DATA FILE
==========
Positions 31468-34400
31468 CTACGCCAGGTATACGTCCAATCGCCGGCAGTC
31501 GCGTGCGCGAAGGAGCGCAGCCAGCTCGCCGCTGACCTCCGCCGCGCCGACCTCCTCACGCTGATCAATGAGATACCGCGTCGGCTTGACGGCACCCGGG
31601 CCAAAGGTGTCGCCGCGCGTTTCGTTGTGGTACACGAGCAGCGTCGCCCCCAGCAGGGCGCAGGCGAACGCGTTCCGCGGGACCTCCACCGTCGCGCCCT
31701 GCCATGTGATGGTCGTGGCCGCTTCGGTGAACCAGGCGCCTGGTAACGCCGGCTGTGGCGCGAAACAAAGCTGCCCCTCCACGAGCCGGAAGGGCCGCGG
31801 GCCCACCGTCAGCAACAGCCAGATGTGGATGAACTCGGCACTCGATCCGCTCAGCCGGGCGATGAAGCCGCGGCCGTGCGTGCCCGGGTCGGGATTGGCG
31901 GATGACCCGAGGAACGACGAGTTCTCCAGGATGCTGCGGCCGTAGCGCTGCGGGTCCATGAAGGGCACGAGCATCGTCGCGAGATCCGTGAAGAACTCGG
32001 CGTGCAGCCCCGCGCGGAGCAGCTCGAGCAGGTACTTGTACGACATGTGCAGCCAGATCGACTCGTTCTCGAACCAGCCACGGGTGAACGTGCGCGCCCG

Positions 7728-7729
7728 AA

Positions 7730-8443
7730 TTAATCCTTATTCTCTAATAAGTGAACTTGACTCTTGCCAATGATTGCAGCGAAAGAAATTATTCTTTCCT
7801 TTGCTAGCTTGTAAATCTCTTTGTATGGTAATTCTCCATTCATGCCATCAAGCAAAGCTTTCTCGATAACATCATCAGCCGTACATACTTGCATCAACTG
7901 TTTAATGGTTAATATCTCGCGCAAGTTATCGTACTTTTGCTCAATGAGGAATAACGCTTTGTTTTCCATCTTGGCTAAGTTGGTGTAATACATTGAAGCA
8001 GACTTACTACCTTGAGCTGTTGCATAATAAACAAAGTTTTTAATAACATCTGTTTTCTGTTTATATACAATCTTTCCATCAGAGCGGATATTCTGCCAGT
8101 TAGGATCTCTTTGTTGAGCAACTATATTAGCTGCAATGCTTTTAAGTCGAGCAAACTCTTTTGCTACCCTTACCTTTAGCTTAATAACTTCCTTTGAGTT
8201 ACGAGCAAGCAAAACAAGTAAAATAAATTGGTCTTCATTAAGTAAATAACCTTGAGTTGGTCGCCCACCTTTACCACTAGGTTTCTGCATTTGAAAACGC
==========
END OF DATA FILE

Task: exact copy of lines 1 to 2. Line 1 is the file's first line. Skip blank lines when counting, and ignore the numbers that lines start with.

Positions 31468-34400
31468 CTACGCCAGGTATACGTCCAATCGCCGGCAGTC